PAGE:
Trader Joe Wines

Now that they’ve opened a shop at Gillette Stadium, I’ll be swinging by occasionally. I’ve tasted the Charles Shaw Cabernet a few years back, and it wasn’t that bad. Of course, there’s going to be tons of variation since there’s no vintage and it’s obviously mass produced.

Anyone have any luck with any of the other lesser known (to me anyway) labels they sell? I picked up a Muscadet last night for $6, I can’t recall the producer for the life of me, but it was from Muscadet-Sèvre et Maine and was Sur Lie. Curious to try it.

Any winners out there?

Yup…any of the CharlesShaw wins are “not bad”. Their only problem is that they’re boring as hell. Simple & fruity and not much else. I once tried to write a TN on a couple
and I couldn’t come up w/ any descriptors other than “fruity” and “grapey”. But they do show a bit of the SanJoaquin earthy/mushroom terroir…so those who worship at the altar of terroir should
love these wines. Even though they’re not vintage dated, they seem remarkably consistent(ly …boring).
The rest of the TJ’s wines are a bit hit or miss. Some of the TraderJoe Reserves can be very good…and a real bargain. Others…worth the $6.99 or $8.99 you pay…but just that.
If they have the ComiqueRevolution, a CentralCoast Rhone white blend…it’s a steal at about $6.99. They also have an Ipsis Italian Muscat Passito at $9.99/500ml
that is a stupid/good deal in a dessert wine.
I typically go in there every weekend and when I see something that looks promising (like a solid producer or a certain region) and a good deal, I’ll buy
a btl to try. Sometimes I’ll find something really good…sometimes just shrug my shoulder…OK…just that. I seldom go back & buy anything more of those
I like unless my girlfriend is needing a bargain wine. But I’ll often recommend a wine (like Comique) to friends I run into there and they’ll load up.

I have a neighbor who buys all their wines at Trader Joe’s so I get to taste quite a lot of their wines. They range from “swill” to “it’s drinkable but why bother”. There is so much good wine out there that it is a shame to waste calories and liver function on these wines.

Having said that, I do buy Charles Shaw wines for cooking.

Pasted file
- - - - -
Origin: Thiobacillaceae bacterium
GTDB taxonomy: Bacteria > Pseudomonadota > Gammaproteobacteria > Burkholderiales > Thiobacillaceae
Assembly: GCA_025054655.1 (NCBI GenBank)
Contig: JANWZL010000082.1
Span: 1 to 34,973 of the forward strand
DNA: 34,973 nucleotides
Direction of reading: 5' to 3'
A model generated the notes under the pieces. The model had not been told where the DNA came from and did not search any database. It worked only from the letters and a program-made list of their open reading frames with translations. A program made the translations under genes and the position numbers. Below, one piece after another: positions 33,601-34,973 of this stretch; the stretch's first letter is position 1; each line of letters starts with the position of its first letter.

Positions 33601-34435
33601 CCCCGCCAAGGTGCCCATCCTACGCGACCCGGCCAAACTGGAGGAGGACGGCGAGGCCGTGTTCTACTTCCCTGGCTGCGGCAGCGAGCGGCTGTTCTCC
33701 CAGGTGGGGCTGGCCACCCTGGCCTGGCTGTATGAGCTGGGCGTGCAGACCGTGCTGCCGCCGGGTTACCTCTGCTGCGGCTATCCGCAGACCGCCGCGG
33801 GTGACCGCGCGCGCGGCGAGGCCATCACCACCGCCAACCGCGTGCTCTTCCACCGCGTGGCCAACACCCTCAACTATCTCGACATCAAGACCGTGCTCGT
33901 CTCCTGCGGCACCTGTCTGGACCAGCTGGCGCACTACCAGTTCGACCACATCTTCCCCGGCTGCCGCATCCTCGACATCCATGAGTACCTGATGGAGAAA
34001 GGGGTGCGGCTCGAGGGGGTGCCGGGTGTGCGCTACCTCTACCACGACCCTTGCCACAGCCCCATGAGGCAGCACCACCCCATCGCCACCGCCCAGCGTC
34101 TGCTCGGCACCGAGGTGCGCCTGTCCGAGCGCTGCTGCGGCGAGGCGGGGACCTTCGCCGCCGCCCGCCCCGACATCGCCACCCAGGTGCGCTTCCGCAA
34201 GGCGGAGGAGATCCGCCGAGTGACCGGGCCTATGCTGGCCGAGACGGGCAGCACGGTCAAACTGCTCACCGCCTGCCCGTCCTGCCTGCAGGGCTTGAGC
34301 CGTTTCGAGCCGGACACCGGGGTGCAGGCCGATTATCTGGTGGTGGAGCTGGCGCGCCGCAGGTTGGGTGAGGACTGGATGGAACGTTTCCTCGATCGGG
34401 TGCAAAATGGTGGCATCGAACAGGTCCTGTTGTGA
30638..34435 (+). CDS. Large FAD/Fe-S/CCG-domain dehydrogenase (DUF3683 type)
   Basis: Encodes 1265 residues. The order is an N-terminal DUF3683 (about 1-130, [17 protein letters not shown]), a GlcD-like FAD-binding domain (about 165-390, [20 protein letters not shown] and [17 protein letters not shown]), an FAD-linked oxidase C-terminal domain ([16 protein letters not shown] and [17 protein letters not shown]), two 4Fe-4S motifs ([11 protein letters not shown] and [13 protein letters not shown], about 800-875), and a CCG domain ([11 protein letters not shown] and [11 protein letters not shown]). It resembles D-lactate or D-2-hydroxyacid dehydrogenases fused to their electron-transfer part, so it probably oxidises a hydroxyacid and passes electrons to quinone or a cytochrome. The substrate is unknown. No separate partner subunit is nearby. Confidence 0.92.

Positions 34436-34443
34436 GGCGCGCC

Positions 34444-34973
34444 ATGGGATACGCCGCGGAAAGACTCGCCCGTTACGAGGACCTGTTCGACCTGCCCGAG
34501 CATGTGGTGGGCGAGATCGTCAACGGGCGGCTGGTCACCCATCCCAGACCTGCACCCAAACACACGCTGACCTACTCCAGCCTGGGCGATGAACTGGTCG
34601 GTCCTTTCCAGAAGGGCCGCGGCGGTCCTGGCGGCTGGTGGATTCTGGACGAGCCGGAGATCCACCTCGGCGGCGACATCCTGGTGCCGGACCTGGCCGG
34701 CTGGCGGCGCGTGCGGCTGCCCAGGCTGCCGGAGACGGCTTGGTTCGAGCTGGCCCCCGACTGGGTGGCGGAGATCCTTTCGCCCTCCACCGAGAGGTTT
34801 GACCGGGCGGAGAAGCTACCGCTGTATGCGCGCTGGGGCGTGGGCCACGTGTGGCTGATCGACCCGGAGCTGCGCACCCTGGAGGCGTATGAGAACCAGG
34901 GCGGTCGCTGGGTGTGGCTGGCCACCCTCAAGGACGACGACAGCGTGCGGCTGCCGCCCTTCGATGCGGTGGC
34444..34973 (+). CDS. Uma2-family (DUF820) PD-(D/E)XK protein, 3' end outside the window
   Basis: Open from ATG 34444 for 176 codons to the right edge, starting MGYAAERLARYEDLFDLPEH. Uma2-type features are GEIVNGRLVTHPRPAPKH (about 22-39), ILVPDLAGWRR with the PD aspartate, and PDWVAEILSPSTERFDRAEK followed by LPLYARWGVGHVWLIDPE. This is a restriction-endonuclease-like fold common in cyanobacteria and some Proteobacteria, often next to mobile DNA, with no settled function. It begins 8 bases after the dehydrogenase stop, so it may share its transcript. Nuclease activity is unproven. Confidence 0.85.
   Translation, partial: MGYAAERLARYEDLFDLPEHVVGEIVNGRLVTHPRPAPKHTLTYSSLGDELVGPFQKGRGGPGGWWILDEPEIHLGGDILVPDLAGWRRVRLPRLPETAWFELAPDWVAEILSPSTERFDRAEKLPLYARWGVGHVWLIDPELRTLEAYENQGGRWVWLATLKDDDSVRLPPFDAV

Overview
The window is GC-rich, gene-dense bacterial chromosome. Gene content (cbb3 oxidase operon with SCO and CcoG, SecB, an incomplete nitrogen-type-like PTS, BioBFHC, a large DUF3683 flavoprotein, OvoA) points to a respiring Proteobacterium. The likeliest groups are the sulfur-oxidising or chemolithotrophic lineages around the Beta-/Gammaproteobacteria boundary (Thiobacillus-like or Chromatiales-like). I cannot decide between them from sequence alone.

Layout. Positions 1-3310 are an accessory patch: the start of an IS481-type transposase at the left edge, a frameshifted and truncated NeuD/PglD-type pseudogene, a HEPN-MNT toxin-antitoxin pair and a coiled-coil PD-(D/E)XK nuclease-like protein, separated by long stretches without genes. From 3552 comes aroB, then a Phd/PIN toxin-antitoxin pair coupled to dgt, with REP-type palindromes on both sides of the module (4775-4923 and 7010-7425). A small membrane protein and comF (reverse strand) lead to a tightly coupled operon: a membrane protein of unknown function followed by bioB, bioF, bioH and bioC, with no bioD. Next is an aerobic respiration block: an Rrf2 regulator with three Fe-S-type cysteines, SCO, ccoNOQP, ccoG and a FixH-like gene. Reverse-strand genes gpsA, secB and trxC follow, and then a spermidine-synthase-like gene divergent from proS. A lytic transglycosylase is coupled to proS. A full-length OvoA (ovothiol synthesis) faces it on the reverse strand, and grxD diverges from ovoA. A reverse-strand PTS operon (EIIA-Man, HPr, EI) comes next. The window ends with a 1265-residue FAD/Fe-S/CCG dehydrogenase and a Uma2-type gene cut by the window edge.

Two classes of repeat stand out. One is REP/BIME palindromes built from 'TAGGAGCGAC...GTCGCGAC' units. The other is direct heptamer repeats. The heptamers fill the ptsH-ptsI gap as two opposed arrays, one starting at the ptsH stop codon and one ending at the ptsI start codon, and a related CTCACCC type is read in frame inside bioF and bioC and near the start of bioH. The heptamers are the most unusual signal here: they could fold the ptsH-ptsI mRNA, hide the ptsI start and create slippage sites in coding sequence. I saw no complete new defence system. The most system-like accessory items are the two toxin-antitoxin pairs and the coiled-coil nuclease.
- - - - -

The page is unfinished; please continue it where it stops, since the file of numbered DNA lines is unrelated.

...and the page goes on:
Charles Shaw wines are not as good as they once were.

The Trader Joe’s VINTJS are good, and the Reserve label stuff can be good.

Click this once in that link: TJ’s Wines - for their brand listings.

The charles shaw wines scare me. I cant even fathom how many pesticides and other chemicals they must have from those industrial vineyards and winemaking facilities.

at a buck a case profit margin you have to make millions of cases to make millions of dollars.

That doesnt make it any less nasty. Im not poisoning myself with that chemical coctail by either drinking or cooking with it.

Well…my guess is that you’re at much more risk from some of the bagged greens on the TJ’s shelves than the CharlesShaw.
But if you’re looking for the “romance” in the winemaking CharlesShaw ain’t for you, Berry. :slight_smile:

Your guess is incorrect. The California “organic” designation is not a perfect law, but from a scientific perspective there are measurably less pesticides on organic produce and wine grapes are one of the worst crops from a pesticide persective.

There’s a rumor floating around that Israel may take this facility out before the election.

No affiliation with this blog or blogger, but this is the wine, I recognize the label:

I’ll post a note when I get around to opening it.

Berry - do you smoke (cigarettes or otherwise?) Do you drink tap water (lots of fluoride could cause cancer)? Do you ever breathe air alongside a road with cars going by?

Can’t live life in a bubble my friend. I’m sure you have some habit that is much worse than drinking a mass-produced bottle of wine.

Hell, didn’t you say you like Korbel? neener


I actually think the opposite might be true. I don’t have it too often, but every bottle seems to be pretty much the same as the last one. I’d imagine that if you’re making that many gallons of the stuff, you’re going to follow a pretty standard process.

Nah, they’ll just send Stuxnet to mess up those wine cascades!

I wasn’t referring to pesticides but such things as salmonella and listeria…something to which organic bagged greens are not immune. It’s been a long time since
I’ve read in the newspapers about consumers getting sick from a CharlesShaw Merlot.
To be sure, CharlesShaw is nothing but industrial-grade plonk. But as to it being poisonous because of pesticides…I find that a bit suspect. If you have
information to the contrary, you should direct it to the Calif State Health authorities. Though I’m not a big fan of FredFranzia, I don’t regard him as an evil
person that is trying to poison us. Maybe sort of a scumbag and a very shrewd businessman…but not evil…anymore to an extent than anybody else
trying to make a profit from a business.